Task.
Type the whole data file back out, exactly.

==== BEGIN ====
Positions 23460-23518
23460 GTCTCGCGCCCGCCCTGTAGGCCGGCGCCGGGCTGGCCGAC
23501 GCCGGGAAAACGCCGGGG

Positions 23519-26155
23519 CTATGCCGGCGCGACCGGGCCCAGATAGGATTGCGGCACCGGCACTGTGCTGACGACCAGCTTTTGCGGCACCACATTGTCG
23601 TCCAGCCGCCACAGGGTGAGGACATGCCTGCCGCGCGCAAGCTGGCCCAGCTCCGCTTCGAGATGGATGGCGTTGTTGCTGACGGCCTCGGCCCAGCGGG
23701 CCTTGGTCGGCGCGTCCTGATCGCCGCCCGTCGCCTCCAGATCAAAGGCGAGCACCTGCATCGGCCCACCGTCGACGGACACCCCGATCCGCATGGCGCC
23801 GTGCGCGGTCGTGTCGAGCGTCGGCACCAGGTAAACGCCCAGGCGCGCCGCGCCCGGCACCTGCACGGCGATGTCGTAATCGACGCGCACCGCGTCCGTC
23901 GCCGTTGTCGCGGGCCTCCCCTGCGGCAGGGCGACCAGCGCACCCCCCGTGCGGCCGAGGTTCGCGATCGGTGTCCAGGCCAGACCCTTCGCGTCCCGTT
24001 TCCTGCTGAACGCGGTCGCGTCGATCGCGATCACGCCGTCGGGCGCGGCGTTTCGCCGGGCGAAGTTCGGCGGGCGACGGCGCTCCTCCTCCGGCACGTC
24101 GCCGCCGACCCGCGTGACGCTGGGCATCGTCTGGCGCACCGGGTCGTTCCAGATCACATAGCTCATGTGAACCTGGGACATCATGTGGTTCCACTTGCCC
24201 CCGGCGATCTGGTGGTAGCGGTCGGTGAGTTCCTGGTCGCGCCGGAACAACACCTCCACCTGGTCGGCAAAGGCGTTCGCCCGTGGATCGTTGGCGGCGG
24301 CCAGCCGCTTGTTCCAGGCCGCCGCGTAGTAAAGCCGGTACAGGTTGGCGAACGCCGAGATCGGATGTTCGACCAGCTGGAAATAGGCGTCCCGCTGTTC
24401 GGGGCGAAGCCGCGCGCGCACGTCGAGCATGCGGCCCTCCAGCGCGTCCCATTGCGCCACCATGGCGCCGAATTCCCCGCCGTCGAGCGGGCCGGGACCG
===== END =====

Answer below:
Positions 23460-23518
23460 GTCTCGCGCCCGCCCTGTAGGCCGGCGCCGGGCTGGCCGAC
23501 GCCGGGAAAACGCCGGGG

Positions 23519-26155
23519 CTATGCCGGCGCGACCGGGCCCAGATAGGATTGCGGCACCGGCACTGTGCTGACGACCAGCTTTTGCGGCACCACATTGTCG
23601 TCCAGCCGCCACAGGGTGAGGACATGCCTGCCGCGCGCAAGCTGGCCCAGCTCCGCTTCGAGATGGATGGCGTTGTTGCTGACGGCCTCGGCCCAGCGGG
23701 CCTTGGTCGGCGCGTCCTGATCGCCGCCCGTCGCCTCCAGATCAAAGGCGAGCACCTGCATCGGCCCACCGTCGACGGACACCCCGATCCGCATGGCGCC
23801 GTGCGCGGTCGTGTCGAGCGTCGGCACCAGGTAAACGCCCAGGCGCGCCGCGCCCGGCACCTGCACGGCGATGTCGTAATCGACGCGCACCGCGTCCGTC
23901 GCCGTTGTCGCGGGCCTCCCCTGCGGCAGGGCGACCAGCGCACCCCCCGTGCGGCCGAGGTTCGCGATCGGTGTCCAGGCCAGACCCTTCGCGTCCCGTT
24001 TCCTGCTGAACGCGGTCGCGTCGATCGCGATCACGCCGTCGGGCGCGGCGTTTCGCCGGGCGAAGTTCGGCGGGCGACGGCGCTCCTCCTCCGGCACGTC
24101 GCCGCCGACCCGCGTGACGCTGGGCATCGTCTGGCGCACCGGGTCGTTCCAGATCACATAGCTCATGTGAACCTGGGACATCATGTGGTTCCACTTGCCC
24201 CCGGCGATCTGGTGGTAGCGGTCGGTGAGTTCCTGGTCGCGCCGGAACAACACCTCCACCTGGTCGGCAAAGGCGTTCGCCCGTGGATCGTTGGCGGCGG
24301 CCAGCCGCTTGTTCCAGGCCGCCGCGTAGTAAAGCCGGTACAGGTTGGCGAACGCCGAGATCGGATGTTCGACCAGCTGGAAATAGGCGTCCCGCTGTTC
24401 GGGGCGAAGCCGCGCGCGCACGTCGAGCATGCGGCCCTCCAGCGCGTCCCATTGCGCCACCATGGCGCCGAATTCCCCGCCGTCGAGCGGGCCGGGACCG